Incoming ACMA Chairman of the Board Kevin Barnett comes in with an open mind and decades of experience.

The life of a certified public accountant can be exhausting. It’s an arduous job with long work days and painstaking number crunching. But according to Kevin Barnett, ACMA’s incoming Chairman of the Board of Directors, that early-career desk work is nothing compared to his upbringing. As a boy growing up in rural southern Ohio, Barnett spent most of his days helping maintain the family farm.

The self-described “country boy” figured he would never leave his small town, but after graduating from Ohio University and marrying his high school sweetheart, he moved to Columbus, Ohio, and began his career with Deloitte & Touche LLP. By then, his tolerance for long hours was ahead of the curve.

“I remember thinking, ‘Wow, this is pretty good.’ I used to work longer hours and got paid with three meals and a roof over my head,” Barnett recalls. While farming taught him the value of hard work, he admits it was often physically draining and unpleasant. Back then, the outdoors just represented hard labor, but after living in Columbus for more than 30 years, he now sees being outside as an opportunity to appreciate nature.

It is perhaps that attuned awareness of his environment that has made him the detail-oriented worker and open-minded leader that he is today.

Leadership Qualities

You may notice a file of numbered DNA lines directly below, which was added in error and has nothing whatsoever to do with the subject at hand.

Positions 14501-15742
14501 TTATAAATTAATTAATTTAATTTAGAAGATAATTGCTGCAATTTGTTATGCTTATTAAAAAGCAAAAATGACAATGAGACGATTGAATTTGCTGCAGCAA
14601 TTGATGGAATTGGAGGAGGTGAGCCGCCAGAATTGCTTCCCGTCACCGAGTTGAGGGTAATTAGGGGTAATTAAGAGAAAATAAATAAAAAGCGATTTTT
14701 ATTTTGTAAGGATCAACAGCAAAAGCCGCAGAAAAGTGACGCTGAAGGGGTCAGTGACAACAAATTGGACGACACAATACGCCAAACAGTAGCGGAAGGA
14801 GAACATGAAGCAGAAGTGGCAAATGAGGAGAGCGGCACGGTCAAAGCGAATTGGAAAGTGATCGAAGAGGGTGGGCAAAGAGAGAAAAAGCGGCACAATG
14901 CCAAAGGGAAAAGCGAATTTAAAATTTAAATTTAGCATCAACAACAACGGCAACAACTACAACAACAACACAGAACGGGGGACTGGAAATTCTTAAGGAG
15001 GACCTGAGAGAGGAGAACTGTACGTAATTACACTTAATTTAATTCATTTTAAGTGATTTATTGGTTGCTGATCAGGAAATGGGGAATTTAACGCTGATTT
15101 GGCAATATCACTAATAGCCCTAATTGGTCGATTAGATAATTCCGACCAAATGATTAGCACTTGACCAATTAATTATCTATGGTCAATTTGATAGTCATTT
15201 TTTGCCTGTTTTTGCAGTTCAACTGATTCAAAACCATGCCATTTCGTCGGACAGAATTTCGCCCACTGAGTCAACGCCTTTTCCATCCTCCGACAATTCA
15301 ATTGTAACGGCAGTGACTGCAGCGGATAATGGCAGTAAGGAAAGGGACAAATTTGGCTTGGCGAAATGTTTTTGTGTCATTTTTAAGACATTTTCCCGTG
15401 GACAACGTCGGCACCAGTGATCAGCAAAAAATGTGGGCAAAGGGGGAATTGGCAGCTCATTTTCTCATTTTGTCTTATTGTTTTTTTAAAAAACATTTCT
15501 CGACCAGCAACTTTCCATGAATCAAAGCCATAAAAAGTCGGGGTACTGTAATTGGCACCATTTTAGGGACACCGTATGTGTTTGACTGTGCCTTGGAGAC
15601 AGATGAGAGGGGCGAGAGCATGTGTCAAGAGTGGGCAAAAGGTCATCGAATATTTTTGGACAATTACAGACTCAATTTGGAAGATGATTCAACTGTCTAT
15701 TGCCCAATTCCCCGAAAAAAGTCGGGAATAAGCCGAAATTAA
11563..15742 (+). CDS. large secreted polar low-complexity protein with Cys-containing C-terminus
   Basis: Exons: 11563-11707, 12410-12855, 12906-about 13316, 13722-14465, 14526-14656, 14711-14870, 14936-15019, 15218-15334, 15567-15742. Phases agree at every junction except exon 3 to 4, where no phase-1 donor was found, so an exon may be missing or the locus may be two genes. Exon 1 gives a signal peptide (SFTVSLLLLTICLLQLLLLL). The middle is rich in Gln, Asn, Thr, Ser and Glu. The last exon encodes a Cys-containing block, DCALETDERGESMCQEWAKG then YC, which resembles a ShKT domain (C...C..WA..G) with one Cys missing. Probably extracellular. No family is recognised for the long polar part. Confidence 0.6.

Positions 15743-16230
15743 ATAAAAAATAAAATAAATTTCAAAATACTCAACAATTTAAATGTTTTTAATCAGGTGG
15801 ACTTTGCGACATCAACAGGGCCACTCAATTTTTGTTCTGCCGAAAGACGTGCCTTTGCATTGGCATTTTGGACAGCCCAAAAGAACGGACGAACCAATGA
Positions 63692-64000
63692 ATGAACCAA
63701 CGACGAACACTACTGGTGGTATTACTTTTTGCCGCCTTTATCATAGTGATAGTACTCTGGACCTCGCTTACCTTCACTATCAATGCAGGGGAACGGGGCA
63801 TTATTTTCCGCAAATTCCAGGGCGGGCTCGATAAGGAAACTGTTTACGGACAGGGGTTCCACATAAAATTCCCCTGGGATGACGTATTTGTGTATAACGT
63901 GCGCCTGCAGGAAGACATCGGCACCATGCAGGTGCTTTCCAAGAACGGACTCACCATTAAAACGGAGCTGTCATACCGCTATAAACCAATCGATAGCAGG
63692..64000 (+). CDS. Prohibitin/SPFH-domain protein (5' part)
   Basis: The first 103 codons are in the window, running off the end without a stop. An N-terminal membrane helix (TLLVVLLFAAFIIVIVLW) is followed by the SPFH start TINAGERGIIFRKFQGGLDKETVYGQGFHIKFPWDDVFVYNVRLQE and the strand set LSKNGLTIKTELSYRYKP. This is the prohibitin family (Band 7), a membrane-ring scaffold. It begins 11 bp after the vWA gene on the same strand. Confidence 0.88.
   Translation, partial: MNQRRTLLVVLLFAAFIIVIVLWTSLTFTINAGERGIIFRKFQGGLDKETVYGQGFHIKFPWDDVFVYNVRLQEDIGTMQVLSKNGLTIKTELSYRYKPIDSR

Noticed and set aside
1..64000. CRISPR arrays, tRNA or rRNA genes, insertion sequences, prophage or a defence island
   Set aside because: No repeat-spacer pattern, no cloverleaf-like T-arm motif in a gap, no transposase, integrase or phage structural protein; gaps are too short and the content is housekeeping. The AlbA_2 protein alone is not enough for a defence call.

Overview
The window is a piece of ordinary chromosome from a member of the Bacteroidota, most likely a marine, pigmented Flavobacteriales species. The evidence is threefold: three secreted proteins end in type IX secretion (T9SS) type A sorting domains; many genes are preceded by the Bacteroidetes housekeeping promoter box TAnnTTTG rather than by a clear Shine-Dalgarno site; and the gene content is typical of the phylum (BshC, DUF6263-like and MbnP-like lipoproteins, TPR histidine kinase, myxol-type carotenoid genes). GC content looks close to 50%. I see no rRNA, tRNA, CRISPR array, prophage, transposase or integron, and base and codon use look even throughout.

Barnett got his start in composites in 1997 when he left his position as vice president, treasurer and corporate controller at Medex Inc. – a manufacturer and marketer of injection molded products for the medical market – for Core Molding Technologies. Core is a manufacturer of sheet molding compound (SMC) and a molder of fiberglass-reinforced plastics (FRP).  At the time, Barnett didn’t know much about composites but was intrigued by the industry and specifically the opportunity to join the newly formed Core Molding Technologies.

“The more I researched composites, the more I was intrigued by the opportunity to enter a growing industry,” says Barnett. “I also felt that Core was well positioned to capitalize on that growth.” According to Forbes, he was right, as Core was ranked No. 126 on Forbes’ best small companies list in 2006. In 2014, seven years after Barnett took over as CEO, Core shot up the list to No. 37. In the 20 years Barnett has worked at Core, the company has grown from one location, one process and a couple of customers to five manufacturing locations, a wide range of thermoset and thermoplastic composite manufacturing processes and multiple blue-chip OEM customers in the heavy truck, automotive, marine, construction and telecommunication industries.